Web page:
SOMALIA: First assistance to the flood affected families in Kismayo, Lower Jubba

Kismayo (RBC) The International Committee of the Red Cross (ICRC) says they have provided emergency assistance to some 23,000 people affected by severe flooding in Kismayo, in southern Somalia, have received emergency assistance from ICRC and the Somali Red Crescent Society (SRCS) this week.
This included providing cash grants, essential household items and health care and restoring clean water supplies.
The port city of Kismayo and other coastal areas of the Lower Juba region were inundated as a result of exceptionally heavy rains between 24 May and 6 June. “Due to its low-lying coastal location, drainage is particularly poor in this area,” explained Raphael Wittwer, who is helping to lead the operations.
“Around 26,000 displaced people living in camps and nearby communities are still swamped by stagnant water.” Five young children are already known to have drowned or died from hypothermia. “As is always the case, it is those who were already struggling to survive who have been worst hit, in particular those who have fled the fighting and are living in camps,” said Mr Wittwer.
Those affected have had their shelters and possessions destroyed by the floods or have been unable to access their homes. Latrines have been flooded and water sources contaminated. Recurring natural shocks of this kind, on top of the ongoing armed conflict in the country, are taking their toll on the people of Somalia.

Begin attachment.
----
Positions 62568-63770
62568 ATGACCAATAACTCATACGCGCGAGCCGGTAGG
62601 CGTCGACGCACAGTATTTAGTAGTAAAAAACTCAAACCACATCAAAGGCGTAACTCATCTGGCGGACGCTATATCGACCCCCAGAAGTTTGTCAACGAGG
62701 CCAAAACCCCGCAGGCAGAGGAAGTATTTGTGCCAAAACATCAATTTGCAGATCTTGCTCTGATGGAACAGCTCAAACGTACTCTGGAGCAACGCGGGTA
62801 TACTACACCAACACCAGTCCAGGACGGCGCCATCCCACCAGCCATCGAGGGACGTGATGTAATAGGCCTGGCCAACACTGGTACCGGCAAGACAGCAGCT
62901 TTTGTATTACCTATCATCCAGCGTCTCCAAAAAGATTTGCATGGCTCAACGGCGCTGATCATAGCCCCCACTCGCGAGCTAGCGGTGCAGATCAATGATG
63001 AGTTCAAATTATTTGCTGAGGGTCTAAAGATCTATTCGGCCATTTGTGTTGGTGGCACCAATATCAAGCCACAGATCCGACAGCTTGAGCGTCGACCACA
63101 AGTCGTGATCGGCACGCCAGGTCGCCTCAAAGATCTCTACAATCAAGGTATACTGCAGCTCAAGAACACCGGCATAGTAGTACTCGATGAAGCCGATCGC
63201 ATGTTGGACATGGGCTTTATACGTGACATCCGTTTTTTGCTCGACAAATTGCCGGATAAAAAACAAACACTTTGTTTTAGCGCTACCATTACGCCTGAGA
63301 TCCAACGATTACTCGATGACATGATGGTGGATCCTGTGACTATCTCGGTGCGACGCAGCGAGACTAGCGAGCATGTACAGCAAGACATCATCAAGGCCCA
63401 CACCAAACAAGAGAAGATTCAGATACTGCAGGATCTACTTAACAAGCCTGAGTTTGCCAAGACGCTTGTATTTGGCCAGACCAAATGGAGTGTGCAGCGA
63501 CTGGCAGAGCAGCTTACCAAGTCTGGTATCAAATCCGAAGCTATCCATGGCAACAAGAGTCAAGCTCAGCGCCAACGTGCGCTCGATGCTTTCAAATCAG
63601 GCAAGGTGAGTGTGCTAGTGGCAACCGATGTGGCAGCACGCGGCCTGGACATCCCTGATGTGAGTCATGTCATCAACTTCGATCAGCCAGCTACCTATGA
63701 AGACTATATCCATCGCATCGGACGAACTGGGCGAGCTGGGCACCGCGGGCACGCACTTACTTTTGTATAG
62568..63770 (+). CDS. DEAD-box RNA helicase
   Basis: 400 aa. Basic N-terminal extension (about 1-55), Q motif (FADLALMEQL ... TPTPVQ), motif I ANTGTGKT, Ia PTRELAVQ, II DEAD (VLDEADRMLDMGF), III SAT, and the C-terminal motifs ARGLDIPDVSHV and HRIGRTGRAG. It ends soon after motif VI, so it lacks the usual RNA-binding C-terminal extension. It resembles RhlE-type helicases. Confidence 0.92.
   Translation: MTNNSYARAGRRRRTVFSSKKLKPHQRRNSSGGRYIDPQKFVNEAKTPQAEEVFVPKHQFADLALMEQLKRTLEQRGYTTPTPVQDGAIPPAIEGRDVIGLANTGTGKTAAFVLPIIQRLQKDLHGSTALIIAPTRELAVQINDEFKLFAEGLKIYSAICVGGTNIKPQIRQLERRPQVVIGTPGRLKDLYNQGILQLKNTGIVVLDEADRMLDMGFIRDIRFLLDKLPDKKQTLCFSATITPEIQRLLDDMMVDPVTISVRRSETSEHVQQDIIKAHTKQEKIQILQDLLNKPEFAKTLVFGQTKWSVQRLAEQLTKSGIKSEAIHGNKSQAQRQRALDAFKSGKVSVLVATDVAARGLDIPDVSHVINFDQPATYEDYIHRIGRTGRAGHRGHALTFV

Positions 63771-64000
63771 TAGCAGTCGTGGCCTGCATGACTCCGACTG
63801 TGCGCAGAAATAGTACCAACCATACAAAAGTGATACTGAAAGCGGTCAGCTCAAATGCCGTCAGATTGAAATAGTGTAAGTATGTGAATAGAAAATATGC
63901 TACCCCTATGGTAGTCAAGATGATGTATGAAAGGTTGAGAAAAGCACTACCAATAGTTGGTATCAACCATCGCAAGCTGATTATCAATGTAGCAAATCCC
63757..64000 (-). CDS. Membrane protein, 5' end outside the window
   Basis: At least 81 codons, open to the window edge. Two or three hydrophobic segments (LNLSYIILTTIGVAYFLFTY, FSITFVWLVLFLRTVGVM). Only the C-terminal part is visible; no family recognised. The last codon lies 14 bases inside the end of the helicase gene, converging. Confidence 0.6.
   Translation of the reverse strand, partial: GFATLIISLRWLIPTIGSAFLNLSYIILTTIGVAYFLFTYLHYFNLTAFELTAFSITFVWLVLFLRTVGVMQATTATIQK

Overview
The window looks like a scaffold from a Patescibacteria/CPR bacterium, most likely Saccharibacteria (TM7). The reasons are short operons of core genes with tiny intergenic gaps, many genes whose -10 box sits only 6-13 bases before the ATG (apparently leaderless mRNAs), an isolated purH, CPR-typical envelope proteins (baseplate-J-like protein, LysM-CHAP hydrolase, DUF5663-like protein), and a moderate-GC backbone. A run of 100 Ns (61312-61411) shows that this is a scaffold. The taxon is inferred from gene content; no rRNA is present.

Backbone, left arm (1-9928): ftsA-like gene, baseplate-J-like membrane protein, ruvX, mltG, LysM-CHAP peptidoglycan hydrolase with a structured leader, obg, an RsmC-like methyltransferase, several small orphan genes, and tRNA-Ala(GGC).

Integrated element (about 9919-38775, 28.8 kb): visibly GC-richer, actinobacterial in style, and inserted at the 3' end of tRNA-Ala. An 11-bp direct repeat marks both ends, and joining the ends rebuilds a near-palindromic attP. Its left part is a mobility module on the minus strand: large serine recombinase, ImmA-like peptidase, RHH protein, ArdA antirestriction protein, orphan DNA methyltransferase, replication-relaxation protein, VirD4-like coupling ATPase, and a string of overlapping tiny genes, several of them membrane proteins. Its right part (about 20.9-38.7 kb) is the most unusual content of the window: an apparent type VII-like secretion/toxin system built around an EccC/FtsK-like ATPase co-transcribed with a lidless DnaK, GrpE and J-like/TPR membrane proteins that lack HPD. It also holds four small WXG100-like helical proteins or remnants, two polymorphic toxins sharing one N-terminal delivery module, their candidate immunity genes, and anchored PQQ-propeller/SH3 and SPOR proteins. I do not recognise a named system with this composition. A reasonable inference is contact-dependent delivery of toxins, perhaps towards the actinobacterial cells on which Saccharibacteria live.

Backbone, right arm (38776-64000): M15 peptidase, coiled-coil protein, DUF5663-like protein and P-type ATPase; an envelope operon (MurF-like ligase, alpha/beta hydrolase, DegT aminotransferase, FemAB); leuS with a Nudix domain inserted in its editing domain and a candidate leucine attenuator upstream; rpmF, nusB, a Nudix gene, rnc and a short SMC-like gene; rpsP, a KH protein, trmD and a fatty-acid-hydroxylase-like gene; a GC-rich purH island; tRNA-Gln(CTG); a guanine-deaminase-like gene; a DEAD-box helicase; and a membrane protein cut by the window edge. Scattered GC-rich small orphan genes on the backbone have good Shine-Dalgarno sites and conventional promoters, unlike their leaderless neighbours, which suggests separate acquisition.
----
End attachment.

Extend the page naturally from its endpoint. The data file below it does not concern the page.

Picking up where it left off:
The ICRC and SRCS have swung into action by providing 23,000 displaced people with cash grants of 50 US dollars each, calculated to help them cover their food and other basic needs for the next few weeks. Of these, some 1,500 families (9,000 people) also received essential household items (including tarpaulins, plastic mats, clothes, jerry cans, cooking sets and hygiene items).
In addition, a temporary mobile health clinic established in partnership with the Somali Red Crescent Society has started to treat people in the camps, and work is ongoing to chlorinate wells contaminated by the flooding.
Apart from this emergency response, the ICRC has also been busy in 2014 supporting Kismayo hospital, which it is currently rehabilitating, and the main stabilization centre for children suffering from severe acute malnutrition, as well as a Somali Red Crescent primary health-care clinic.
The ICRC has provided300 internally displaced people and vulnerable families with small business start-up grants, and trained 300 fishermen and women in fishing techniques, while simultaneously repairing 30 boats; all with the aim of helping them to become self-sufficient. ICRC staff also visit people held in the central prison to monitor their treatment and detention conditions.
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